Can a lamp cure my snor­ing?

First For Women - - Health -

Q: Lately I’ve been wak­ing up tired and drag­ging all day. When I men­tioned it to my hus­band, he said

I’ve been snor­ing more than usual. I read on­line that Hi­malayan salt lamps can help. Do they work?

A: As beau­ti­ful as they are, there is re­ally no ev­i­dence that Hi­malayan salt lamps do much be­sides pro­vid­ing a calm­ing glow to help set a sleep­y­time mood. That said, salt can help you side­step night­time snor­ing in a nightly nasal rinse. Run­ning salty wa­ter through the nasal cav­i­ties gen­tly washes pollen, dust and other ir­ri­tants off the mu­cous mem­branes and soothes swollen nasal pas­sages to pre­vent con­ges­tion and ir­ri­ta­tion that can cause snor­ing. To get the ben­e­fits, mix 1⁄2 tsp. of non-iodized salt into 1 cup of dis­tilled wa­ter and flush your si­nuses with a neti pot be­fore bed.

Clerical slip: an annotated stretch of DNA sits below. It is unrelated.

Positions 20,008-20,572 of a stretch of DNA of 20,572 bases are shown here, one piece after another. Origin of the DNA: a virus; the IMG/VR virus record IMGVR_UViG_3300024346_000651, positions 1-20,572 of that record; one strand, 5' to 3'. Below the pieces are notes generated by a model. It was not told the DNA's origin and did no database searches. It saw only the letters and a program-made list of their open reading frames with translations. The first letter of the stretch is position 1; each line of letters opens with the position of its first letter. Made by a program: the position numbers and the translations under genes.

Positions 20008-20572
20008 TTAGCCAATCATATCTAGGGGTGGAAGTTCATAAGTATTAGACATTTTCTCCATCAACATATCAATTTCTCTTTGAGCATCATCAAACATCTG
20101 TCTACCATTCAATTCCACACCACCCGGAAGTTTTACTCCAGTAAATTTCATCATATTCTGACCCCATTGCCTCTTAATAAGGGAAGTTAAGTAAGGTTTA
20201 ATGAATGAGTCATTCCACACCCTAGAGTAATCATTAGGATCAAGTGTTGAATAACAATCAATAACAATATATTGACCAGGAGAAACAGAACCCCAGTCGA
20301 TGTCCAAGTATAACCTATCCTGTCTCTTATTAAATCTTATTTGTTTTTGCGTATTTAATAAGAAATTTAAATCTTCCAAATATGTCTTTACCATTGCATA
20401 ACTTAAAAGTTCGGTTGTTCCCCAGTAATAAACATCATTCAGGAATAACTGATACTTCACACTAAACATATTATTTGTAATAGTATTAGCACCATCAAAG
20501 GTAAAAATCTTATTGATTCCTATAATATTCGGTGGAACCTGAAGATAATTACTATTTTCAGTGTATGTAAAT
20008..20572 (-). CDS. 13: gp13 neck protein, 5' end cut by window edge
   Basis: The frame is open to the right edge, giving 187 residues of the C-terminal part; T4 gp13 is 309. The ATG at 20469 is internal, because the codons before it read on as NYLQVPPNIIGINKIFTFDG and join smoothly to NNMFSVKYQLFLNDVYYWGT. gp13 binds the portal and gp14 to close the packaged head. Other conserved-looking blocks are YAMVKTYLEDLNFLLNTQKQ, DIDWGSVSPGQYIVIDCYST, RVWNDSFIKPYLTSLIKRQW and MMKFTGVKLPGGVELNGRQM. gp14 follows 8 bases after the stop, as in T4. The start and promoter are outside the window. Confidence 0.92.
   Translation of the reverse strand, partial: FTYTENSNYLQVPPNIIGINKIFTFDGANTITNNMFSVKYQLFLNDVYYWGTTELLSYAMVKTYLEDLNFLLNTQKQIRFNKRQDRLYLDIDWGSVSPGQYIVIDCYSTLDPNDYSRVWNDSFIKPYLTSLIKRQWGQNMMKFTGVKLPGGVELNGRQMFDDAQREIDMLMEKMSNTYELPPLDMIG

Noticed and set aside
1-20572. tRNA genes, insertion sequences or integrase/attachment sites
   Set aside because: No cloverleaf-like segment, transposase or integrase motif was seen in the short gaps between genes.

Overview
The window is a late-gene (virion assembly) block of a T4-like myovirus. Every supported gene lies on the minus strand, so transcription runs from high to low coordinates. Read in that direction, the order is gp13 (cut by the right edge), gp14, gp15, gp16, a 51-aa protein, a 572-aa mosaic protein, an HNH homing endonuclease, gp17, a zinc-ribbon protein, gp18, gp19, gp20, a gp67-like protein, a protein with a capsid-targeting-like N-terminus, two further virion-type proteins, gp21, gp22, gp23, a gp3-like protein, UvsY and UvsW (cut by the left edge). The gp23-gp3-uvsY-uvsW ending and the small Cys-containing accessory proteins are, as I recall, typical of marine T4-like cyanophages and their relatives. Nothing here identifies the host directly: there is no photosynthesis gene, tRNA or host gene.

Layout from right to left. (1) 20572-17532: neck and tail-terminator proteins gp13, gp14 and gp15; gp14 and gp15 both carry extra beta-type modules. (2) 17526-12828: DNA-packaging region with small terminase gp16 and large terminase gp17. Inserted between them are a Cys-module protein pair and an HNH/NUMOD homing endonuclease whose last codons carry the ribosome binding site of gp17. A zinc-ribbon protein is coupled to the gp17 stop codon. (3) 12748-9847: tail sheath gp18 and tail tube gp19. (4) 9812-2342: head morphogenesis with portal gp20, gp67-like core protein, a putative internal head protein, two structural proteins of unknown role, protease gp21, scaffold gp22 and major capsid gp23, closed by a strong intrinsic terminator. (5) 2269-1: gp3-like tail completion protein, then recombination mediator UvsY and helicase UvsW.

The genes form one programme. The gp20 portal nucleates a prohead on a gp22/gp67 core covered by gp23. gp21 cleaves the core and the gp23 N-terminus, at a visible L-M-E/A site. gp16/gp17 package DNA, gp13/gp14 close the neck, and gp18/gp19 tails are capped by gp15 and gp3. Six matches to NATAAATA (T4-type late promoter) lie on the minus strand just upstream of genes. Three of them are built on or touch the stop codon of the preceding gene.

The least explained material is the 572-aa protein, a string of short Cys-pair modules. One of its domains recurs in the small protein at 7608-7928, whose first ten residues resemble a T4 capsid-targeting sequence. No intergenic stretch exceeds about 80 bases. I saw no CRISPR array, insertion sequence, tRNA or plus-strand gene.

If your snor­ing per­sists de­spite adding a nasal rinse be­fore bed, please see your doc­tor, as sleep ap­nea is a se­ri­ous con­di­tion that con­trib­utes to an in­creased risk of de­pres­sion, high blood pres­sure and mem­ory loss. Cindy Geyer, M.D., is the Med­i­cal Di­rec­tor at Canyon Ranch Well­ness Re­sort in Lenox, Mas­sachusetts, and a fac­ulty mem­ber at The Cen­ter for Mind-Body Medicine in Wash­ing­ton, D.C. To ask her a ques­tion, send an email to health@first­for­

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